Reflections on an Aviation Career

I wanted to get some perspective from someone who’s been there, done that.
Ted is one of those pilots with 15,000 plus hours that has flown most everything. First he started flying General Aviation light aircraft. Next: Hazardous military experience piloting Huey slicks and gunships over Vietnam. Then: Migrating to flying offshore oil rigs in Trinidad. Afterward he spent the majority of his career flying jets.
He’s even flown George and Barbara Bush.

I posed the question whether aviation was still “fun” once it became a routine. Below are some of his “reflections on flying” :

It was almost always fun.

I’ll give you some quotes by T. West in an old Road & Track article about race driving that I carried with me throughout my career in the air:

  • “—there is something thoroughly gorgeous about this manipulating of physics for precise, difficult ends.”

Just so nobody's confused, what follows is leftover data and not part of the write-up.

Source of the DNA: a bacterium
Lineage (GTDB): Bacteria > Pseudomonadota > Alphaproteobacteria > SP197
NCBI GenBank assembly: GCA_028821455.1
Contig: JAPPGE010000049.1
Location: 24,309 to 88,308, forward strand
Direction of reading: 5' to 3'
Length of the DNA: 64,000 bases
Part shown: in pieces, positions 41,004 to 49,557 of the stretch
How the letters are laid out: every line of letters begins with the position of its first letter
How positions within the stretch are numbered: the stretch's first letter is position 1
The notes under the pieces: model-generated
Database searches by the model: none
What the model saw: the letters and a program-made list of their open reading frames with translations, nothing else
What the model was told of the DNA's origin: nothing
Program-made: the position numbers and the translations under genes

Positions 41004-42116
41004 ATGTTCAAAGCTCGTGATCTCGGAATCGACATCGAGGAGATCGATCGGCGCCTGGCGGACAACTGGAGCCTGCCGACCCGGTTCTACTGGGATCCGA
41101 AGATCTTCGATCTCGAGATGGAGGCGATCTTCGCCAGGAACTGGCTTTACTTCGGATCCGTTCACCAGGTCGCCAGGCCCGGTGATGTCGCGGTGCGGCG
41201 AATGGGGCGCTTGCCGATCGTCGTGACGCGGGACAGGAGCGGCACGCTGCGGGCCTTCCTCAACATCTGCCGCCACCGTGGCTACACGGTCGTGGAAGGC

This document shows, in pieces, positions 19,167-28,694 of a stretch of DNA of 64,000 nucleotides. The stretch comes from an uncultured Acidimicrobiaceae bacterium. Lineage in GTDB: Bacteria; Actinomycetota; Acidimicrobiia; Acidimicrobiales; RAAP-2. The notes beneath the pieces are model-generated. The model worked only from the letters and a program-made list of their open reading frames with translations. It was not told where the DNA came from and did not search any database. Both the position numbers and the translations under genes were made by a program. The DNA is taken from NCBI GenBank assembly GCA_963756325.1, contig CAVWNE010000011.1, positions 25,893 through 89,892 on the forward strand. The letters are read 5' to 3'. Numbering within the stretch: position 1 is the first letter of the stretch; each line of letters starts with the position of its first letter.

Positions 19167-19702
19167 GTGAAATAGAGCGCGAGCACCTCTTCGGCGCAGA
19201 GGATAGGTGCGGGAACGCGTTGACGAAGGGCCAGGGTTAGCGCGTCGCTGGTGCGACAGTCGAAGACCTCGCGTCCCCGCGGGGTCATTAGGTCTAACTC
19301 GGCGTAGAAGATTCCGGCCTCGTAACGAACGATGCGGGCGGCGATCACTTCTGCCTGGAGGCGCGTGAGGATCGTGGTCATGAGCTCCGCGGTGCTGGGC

• “The pleasure comes from knowing that, instant to instant, you alone are responsible for your decisions.”
  • “—bending a car or bike through a corner forcefully, accurately, in fully orchestrated control, is fundamentally a way of expressing beauty…..because to have done it very well is observably, palpably handsome.”
  • “But there is this other addiction, too, the addiction to doing hazardous things with orchestrated grace.”

He was talking about racing, but I couldn’t describe flying any better than that. It’s what I believed when I flew and what I hoped to show those who came after me.
Hemingway called it “grace under pressure.”

And when done right, it’s a thing of beauty.

The “grace under pressure” he articulates confers great credit to Aviation. It’s what allowed a 737 crew to save 155 lives when faced with a crisis, landing in the Hudson. -or the fighter pilot who puts bombs precisely on target to save his brothers in arms. It’s a pursuit of excellence that urges the pilot to become better than he was yesterday. It’s a continuous improvement that gives General Aviation and its pilots a good name.

Ted got it right.


3 responses to “Reflections on an Aviation Career

  1. Pingback: Specialized Scholarships for Aviation Maintenance | Expat Access

  2. It was an Airbus A320 in the Hudson, not a 737!

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